competitive duck feeding
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Duck Off
by Martin David Edwards



"Regular like clockwork," Nigel whispered. He did not want to scare the duck at feeding time. The same man from yesterday had joined him again on the opposite side of the pond. He was rattling a tub of duck food at the water. The tub was transparent plastic and held brown pellets, nestling together like the ducks when they were cold. Nigel glanced down at his own tub. The label showed the same duck, its head glowing a luminescent green.

Nigel inspected him, debating whether to say Hello this time. The man had a red pockmark on his chin where he had cut himself shaving. Nigel patted his own cheeks, feeling a nick. They were wearing the same green waxed jackets, with equally bulging pockets. Their trousers bore the same brown streaks from the mud on the path to the pond.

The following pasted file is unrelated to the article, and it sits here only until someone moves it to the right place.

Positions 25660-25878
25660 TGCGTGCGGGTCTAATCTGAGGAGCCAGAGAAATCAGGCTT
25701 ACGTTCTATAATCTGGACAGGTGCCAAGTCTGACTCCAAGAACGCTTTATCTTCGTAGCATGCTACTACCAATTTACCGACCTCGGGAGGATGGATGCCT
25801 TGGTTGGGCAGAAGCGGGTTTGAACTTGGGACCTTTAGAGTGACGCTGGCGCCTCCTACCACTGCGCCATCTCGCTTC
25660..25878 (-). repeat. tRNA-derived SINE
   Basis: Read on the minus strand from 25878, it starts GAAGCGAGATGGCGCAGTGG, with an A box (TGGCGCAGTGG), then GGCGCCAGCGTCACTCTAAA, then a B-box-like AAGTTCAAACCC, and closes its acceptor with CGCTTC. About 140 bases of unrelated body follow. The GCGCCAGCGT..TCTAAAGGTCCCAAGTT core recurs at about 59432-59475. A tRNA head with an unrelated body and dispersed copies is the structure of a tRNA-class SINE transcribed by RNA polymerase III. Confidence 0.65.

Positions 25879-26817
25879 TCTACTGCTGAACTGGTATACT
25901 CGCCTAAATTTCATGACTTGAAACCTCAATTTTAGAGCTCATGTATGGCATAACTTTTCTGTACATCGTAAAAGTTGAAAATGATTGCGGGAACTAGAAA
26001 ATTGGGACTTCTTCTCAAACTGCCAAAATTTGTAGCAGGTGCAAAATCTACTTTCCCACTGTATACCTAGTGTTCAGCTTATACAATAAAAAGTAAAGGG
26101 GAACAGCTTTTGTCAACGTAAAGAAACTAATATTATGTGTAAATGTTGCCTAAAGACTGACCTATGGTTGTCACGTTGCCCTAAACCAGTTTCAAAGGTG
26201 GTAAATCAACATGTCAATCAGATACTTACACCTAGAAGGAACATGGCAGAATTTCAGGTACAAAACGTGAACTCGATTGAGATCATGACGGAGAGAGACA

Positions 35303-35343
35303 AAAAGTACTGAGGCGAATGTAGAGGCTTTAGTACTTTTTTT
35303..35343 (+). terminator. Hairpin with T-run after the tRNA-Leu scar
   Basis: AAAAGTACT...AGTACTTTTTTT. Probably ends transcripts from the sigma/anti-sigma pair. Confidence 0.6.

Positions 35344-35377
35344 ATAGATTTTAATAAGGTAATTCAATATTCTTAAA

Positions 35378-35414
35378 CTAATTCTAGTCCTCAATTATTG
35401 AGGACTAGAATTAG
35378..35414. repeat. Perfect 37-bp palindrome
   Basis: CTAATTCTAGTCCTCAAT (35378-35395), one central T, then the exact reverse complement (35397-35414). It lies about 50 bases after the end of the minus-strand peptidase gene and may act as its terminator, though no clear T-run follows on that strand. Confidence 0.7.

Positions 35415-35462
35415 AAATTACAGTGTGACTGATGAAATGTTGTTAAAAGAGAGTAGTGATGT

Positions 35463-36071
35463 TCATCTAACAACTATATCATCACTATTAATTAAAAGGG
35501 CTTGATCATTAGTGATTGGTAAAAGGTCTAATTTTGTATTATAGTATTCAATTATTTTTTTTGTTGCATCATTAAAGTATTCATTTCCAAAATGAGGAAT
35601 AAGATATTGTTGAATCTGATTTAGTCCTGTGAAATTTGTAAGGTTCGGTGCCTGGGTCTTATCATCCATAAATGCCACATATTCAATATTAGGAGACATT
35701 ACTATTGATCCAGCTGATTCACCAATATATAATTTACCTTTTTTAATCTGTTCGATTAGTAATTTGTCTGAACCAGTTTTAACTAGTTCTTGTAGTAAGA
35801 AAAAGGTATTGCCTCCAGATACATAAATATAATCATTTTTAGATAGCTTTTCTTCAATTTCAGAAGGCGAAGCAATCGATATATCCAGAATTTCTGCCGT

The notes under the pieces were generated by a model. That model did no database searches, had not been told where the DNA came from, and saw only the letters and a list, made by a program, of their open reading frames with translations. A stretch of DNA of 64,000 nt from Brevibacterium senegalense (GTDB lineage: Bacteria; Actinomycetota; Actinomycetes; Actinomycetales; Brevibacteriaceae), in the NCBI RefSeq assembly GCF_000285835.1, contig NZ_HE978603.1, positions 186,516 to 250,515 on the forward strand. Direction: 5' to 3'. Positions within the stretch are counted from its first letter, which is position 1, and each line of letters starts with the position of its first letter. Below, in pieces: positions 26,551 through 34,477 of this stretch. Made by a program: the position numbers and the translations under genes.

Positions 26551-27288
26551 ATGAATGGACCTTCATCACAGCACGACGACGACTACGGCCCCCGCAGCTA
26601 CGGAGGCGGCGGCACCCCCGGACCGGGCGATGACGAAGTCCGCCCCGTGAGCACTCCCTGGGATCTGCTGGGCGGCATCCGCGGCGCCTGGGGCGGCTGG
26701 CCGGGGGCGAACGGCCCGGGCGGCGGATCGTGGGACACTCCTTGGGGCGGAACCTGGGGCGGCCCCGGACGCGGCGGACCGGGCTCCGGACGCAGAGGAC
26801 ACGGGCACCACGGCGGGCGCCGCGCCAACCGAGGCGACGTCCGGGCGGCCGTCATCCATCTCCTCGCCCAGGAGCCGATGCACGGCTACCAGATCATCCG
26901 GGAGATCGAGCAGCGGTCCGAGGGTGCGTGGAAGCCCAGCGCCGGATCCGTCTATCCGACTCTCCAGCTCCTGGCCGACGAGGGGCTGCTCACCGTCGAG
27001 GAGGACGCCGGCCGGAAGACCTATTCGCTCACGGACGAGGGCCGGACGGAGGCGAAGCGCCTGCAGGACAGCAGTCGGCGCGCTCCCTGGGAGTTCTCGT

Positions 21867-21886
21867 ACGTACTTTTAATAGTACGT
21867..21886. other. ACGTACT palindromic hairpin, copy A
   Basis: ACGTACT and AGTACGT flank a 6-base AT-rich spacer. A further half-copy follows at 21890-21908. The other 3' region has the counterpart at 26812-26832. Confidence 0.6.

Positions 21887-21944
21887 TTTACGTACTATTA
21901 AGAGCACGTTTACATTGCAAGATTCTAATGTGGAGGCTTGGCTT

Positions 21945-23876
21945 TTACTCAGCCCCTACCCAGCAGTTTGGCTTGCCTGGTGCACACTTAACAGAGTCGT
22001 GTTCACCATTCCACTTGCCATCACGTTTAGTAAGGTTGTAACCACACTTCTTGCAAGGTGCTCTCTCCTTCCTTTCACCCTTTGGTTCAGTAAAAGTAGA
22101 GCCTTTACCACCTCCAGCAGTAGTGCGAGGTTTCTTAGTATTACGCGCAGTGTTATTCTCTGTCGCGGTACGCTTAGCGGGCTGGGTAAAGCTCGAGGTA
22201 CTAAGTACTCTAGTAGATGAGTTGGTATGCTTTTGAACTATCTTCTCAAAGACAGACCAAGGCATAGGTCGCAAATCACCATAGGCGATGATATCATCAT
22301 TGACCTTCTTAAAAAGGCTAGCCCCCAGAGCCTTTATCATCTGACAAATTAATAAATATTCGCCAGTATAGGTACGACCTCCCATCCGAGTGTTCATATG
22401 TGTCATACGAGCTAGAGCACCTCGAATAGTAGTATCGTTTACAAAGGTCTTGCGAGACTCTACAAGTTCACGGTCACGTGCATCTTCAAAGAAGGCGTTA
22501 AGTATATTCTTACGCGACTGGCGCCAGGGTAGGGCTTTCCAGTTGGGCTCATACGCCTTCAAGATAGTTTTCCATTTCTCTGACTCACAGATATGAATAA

Saying Hello could wait until they met again tomorrow, Nigel decided. The man would think that they were mirrors to each other, feeding a duck because they had nothing to do or anyone else to speak with. They would feel rejected and ashamed at the same time. It was better to say as little as possible and pretend they were invisible to each other. Being oblivious could become a habit.

The man opened his tub with a snap. Nigel diverted his gaze to his own tub. He held it in front of his chest like a talisman and walked around the pond in the opposite direction from the man to be sure that embarrassment would be avoided. Twenty paces later, he considered himself alone.

“Are you going to ignore us forever?” a girl’s voice asked behind him.

Nigel turned around. A girl in a floral dress waved at him. A boy held her hand and was glancing at the man on the opposite side of the lake. Freckles covered his face.

“I was about to feed my duck before you disturbed me,” Nigel said and blinked.

“Disturbing you is the story of my life,” the girl replied.

“The duck gets scared by company,” Nigel replied.

“The excuses never change. They don’t even know each other,” the boy said to her.